Today’s readings all carry with them a theme of movement. From the lines in the Isaiah passage talking of people being carried and gathered together, Paul’s images of the grace of God being carried far beyond the perceived borders it was previously confined by, to the movement of the star and the journey of the magi in the Gospel reading.
But along with this horizontal movement, there also seems to be a sense of vertical movement – not least in the exultation to ‘Arise’ in Isaiah. The magi see the star at its rising. It’s not actually clear from Matthew’s account that it’s the star that leads them to Jerusalem – just that they knew from seeing the star that a king had been born (It’s not until they leave Herod that the star takes a more proactive role and guides them to the house). It’s that looking up, as the star rises, that starts the journey.
Now, living near Reading for many years, looking up rather than down is something I have reflected on. I have very mixed thoughts on Reading as a town. I really dislike how run down and dirty it is. The streets seem almost coated in grime – even in the newer pedestrianised areas. The shop-fronts all seem very ordinary and, quite frankly, dull …. But … as soon as you take your eye up, towards the tops of the buildings, you see a very different place. You see glorious Victorian architecture designed to show off the most wealthy and exciting newly revitalised railway town. Truly stunning frontages to buildings that seem to bear no relation to the ordinariness of the shop windows below and a million miles away from the gum and litter of the ground. It’s a beautiful town. As long as you look up!
There is so much rich imagery in art and literature around raising one’s head or eyes. I’m sure you’ve all (please don’t let me be alone in this!) read romantic scenes in books where the heroine raises her eyes and sees some new truth about her lover – a moment of revelation – perhaps you would want to call it an epiphany.
And, of course, the opposite is true. We might be likely to conclude, in the absence of any other evidence, that when someone is walking with their head down, avoiding all eye-contact that they are not entirely happy or comfortable. I’ve got a visual processing style and when I hear of Herod’s fear and fury, I see his chin collapsing into his chest, his shoulders becoming hunched and his eyes narrowing. All he can do effectively is look down.
As I start to think about all of this imagery and reflect on body language and psychology, I must admit, I start to go down a bit of a rabbit hole. I realise that our posture can also change our feelings. When we look down and isolate ourselves we become to feel more isolated. We see the grime and the darkness that we suspected was there and we become more and more focussed on it. In a way, it becomes more real to us. Conversely, there is evidence that smiling can actually release serotonin and other feel-good hormones. And the old instruction to “keep your chin up”? Well, I can tell you that it’s much more difficult to cry when you are looking up into the sky. Try it. It’s helped me to get through many funerals!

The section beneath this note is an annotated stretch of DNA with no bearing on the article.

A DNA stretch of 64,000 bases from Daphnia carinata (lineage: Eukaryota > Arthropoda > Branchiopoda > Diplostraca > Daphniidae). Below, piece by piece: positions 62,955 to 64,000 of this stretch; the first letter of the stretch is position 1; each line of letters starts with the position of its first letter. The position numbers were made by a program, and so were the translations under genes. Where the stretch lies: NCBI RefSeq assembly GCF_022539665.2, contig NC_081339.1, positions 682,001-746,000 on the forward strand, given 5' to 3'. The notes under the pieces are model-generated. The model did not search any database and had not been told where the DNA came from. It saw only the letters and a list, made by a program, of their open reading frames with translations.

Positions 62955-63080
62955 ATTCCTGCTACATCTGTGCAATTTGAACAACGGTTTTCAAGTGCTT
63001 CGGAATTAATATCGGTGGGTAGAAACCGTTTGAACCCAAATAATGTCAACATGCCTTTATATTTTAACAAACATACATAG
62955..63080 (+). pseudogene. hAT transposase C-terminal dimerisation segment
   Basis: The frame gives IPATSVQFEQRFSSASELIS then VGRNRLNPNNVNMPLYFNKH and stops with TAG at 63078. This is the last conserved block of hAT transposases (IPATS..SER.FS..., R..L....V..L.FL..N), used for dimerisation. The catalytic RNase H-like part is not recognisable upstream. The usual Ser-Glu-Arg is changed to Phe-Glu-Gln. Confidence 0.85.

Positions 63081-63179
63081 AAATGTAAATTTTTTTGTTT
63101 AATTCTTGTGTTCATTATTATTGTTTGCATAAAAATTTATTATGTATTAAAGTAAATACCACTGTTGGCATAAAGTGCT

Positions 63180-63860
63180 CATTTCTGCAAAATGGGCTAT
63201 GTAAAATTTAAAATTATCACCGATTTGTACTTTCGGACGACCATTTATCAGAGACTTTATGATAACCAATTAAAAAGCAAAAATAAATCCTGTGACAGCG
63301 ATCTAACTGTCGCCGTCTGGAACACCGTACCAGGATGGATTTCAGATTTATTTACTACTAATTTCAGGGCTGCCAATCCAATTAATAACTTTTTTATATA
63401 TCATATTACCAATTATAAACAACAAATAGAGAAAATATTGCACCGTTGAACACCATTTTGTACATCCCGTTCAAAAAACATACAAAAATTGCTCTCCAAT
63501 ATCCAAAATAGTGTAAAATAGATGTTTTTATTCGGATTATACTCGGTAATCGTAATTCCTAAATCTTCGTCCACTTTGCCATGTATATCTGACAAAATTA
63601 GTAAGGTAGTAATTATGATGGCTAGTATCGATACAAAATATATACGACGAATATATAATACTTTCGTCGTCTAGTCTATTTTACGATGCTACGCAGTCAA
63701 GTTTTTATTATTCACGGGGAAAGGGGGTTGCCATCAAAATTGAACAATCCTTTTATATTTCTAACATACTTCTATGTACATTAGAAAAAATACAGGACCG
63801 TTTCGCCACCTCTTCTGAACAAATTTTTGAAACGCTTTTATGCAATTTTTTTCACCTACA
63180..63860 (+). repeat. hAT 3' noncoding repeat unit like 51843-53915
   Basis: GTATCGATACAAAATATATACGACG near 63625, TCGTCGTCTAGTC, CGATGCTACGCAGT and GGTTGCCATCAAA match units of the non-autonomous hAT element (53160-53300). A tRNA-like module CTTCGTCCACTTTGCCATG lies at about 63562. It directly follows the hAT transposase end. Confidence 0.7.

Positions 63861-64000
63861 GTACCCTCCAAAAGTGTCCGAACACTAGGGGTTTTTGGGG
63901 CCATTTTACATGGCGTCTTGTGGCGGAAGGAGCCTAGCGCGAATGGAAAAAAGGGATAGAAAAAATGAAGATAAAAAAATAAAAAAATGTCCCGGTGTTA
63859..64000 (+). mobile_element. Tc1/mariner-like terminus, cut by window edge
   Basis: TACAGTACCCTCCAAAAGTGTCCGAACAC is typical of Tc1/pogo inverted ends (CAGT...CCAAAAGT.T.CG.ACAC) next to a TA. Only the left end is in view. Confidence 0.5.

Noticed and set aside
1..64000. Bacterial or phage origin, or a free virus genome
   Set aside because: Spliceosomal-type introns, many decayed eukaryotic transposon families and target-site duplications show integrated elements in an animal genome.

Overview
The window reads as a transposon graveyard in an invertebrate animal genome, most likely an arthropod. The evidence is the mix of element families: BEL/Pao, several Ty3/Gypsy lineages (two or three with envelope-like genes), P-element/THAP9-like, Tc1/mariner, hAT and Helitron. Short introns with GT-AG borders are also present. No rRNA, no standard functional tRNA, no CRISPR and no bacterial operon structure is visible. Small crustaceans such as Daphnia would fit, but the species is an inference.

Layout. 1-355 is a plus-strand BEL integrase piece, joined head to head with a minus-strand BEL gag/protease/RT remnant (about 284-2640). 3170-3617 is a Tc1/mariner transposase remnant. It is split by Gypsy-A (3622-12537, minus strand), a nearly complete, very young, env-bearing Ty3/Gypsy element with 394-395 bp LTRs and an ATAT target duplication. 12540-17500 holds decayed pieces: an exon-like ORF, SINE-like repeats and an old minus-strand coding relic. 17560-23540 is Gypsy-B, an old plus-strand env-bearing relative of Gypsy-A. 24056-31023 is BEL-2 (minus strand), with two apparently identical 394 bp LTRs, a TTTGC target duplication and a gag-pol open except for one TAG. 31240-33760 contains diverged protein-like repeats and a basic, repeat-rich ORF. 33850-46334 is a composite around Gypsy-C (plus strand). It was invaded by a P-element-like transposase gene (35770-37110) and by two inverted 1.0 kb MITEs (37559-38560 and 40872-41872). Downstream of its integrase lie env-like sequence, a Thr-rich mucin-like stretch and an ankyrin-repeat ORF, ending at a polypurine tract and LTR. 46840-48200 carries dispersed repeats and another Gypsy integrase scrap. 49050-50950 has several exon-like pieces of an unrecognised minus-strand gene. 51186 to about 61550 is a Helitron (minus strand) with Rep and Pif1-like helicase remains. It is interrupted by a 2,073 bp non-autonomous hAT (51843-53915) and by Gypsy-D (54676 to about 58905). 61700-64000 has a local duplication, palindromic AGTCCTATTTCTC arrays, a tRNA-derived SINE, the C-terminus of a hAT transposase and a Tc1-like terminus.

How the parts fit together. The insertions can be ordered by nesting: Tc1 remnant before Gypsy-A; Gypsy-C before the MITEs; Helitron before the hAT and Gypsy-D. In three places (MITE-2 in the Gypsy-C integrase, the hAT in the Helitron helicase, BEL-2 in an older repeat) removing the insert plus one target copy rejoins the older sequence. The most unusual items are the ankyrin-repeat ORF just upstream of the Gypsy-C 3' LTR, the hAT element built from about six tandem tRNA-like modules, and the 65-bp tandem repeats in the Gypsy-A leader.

I wonder what Herod would see if he looked up. Would he too see the star that the magi saw? Would he too have found his way to the house where Christ was being cradled by his mother? And would his lifting of his eyes have brought his own revelation? What would Herod’s epiphany moment look like? Would that star light have blinded him, like Paul and turned him away from hatred and fear?
We can’t know. But we do know that Herod never found Christ nor the wonder and worthiness of praise, the magi found in him.
As we walk onwards into this new year we have two clear choices – starkly highlighted as we see reports of fires, natural and manmade disaster, wars, rumours of wars and an unfolding political landscape which brings the uncertainty and anxiety that any changes bring: Do we keep our eyes on the ground, avoiding contact with others, and confirming the darkness we suspected, as we get drawn deeper and deeper into despair because of it? Or do we look up, engage with others, share our humanity with each other, and look for the beauty and joy which we can share and wonder in?
What I do know is that it might not be easy to shake off our worldly concerns. We are worldly people and we have work to do in this world. We need to keep travelling forwards. But Epiphany is less about the journey we make than the journey God makes to meet us in that vulnerable child, eager to share in all that makes our gritty humanity. Sometimes we need to take a moment. By resisting the temptation to give in to all that drags us downward, maybe we can see the glint of the star that gives us hope – hope of a bright future presided over by a king worthy of honour and praise. A brightness that we can then shine into all of the dark corners of the world encouraging all to arise, shine, for your light HAS come.